Using eCognition to improve feature recognition

Iris Caroline Kramer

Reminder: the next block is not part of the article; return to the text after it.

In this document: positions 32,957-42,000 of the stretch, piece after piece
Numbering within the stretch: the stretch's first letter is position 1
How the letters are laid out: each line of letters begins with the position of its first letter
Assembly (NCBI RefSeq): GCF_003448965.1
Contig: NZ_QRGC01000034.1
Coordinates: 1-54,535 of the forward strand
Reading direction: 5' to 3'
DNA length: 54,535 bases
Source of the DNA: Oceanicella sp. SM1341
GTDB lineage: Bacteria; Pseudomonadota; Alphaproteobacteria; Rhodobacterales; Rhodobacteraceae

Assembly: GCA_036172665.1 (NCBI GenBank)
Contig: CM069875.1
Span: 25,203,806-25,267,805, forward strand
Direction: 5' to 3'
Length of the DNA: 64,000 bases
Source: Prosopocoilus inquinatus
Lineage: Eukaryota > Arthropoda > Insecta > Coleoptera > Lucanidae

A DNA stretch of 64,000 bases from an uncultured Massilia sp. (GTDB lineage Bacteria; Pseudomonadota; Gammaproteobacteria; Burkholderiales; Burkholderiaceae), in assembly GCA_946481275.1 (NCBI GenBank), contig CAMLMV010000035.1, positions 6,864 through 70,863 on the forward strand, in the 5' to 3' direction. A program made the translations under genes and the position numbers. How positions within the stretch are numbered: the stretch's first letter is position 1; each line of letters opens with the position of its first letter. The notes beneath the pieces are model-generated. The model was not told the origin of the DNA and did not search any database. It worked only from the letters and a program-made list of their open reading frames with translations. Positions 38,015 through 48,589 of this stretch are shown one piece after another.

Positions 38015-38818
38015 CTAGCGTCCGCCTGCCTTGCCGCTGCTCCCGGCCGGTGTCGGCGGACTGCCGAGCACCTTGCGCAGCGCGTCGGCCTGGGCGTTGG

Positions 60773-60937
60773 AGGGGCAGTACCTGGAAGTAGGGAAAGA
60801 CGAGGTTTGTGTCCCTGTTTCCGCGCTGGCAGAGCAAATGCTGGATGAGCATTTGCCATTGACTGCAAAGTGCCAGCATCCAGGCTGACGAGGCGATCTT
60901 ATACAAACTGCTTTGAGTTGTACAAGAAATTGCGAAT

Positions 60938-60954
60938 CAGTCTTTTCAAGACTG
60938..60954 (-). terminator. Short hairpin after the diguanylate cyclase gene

While automated feature recognition is still in its infancy in archaeology, within the geosciences recent developments have allowed its application to much more irregular typology, such as the supervised classification of landslides. This success is largely due to the geographical object-based image analysis software TRIMBLE eCognition. In archaeology, this programme has been applied to some extent, yet new additions to the array of available methods require a re-evaluation of its potential for feature recognition. For instance, the ability to integrate LiDAR data and aerial photography has long been desired within archaeology. Additionally, the ability to transfer rulesets for the detection of common features can facilitate data and knowledge-sharing amongst researchers. The case study will present three different automated detection methods; using the well-known eCognition ruleset generation based on cognitive reasoning; self-learning algorithms; and adaptive template matching. These techniques are applied to round barrow detection in the Avebury region in southern England, specifically distinguishing between the known variations of barrow, bank and ditch. Each method is assessed according to its usability for large regions and its potential for detecting variable features and complex shapes. The algorithms are intended to prioritise cognitive aspects of human vision such as elevation, size, shape and texture, using the LiDAR data and aerial photography. It is also stressed that ruleset exchange for generally known features and processes is highly important for mapping large areas across borders and is intrinsically supported by eCognition.